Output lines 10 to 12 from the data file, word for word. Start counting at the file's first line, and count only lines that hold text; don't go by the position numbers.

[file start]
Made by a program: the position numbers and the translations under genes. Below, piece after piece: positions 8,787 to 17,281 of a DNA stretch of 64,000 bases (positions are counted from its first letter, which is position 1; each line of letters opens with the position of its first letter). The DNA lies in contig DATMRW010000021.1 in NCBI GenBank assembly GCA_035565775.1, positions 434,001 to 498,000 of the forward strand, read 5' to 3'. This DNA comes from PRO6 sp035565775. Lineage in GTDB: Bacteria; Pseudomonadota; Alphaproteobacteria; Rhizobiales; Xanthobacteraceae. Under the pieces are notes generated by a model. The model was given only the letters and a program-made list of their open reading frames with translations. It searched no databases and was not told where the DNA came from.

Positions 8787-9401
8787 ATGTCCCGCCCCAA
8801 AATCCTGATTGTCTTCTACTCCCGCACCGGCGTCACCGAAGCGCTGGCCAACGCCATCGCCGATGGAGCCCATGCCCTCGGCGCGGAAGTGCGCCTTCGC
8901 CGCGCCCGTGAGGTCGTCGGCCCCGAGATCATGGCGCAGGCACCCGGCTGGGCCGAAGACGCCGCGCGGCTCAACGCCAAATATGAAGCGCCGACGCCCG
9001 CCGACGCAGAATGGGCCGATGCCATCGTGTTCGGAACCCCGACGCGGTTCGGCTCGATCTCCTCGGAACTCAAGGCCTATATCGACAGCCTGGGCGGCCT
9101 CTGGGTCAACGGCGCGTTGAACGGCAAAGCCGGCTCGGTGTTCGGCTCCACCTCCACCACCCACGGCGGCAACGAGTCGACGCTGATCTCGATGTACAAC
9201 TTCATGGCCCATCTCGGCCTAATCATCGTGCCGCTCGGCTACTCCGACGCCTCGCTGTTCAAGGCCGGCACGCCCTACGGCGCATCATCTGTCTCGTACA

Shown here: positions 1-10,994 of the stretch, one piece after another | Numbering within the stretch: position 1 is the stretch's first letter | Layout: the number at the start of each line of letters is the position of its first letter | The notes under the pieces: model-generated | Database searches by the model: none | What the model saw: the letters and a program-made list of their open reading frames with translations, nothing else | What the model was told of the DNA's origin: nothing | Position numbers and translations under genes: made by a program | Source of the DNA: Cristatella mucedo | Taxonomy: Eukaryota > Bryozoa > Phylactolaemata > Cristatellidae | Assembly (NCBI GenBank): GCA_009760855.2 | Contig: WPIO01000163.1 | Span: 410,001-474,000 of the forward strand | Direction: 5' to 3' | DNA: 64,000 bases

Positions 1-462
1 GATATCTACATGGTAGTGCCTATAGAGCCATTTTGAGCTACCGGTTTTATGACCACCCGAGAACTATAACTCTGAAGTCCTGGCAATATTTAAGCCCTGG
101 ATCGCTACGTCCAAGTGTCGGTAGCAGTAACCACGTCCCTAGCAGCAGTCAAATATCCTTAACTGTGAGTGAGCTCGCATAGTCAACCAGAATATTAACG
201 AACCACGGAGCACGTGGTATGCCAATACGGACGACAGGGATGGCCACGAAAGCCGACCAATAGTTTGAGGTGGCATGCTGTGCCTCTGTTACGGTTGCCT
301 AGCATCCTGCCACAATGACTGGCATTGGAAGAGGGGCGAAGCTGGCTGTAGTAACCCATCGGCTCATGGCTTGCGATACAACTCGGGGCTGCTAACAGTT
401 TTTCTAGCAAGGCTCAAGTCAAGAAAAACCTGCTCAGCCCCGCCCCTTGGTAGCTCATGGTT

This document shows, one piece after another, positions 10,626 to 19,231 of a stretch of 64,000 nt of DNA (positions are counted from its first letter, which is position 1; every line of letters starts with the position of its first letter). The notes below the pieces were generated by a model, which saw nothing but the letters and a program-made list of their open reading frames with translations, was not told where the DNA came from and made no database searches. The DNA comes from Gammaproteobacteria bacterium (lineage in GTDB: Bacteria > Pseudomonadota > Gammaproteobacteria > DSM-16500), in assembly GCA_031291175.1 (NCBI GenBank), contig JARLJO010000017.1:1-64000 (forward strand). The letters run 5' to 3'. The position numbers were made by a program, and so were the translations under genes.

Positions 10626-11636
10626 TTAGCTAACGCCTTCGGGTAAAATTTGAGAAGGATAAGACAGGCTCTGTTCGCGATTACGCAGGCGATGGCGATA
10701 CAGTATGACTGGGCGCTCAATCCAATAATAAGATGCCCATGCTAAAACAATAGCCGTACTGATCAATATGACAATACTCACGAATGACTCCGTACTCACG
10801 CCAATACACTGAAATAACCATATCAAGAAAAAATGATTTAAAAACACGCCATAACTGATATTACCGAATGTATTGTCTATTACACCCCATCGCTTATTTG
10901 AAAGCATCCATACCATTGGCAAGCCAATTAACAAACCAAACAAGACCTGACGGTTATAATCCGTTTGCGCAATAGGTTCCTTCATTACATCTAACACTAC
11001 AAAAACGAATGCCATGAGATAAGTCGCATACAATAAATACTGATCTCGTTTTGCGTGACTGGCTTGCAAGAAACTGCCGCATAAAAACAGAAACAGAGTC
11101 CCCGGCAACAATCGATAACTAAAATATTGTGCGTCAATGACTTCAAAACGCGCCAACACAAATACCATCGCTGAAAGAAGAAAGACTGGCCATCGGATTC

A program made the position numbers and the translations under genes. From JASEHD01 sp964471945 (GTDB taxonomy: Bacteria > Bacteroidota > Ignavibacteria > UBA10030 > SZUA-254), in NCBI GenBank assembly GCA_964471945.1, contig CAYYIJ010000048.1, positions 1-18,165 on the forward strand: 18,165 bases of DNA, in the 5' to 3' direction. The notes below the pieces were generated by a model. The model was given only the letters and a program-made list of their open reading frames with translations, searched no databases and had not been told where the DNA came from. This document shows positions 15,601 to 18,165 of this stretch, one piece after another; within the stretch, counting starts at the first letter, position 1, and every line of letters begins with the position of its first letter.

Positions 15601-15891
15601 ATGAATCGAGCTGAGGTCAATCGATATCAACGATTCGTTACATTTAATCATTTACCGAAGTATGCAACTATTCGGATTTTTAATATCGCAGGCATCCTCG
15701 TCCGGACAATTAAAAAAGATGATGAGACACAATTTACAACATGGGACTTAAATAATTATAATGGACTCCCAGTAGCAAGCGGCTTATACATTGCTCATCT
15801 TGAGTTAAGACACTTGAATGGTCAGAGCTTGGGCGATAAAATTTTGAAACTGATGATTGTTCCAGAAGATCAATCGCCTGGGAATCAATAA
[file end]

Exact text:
Positions 1-462
1 GATATCTACATGGTAGTGCCTATAGAGCCATTTTGAGCTACCGGTTTTATGACCACCCGAGAACTATAACTCTGAAGTCCTGGCAATATTTAAGCCCTGG
101 ATCGCTACGTCCAAGTGTCGGTAGCAGTAACCACGTCCCTAGCAGCAGTCAAATATCCTTAACTGTGAGTGAGCTCGCATAGTCAACCAGAATATTAACG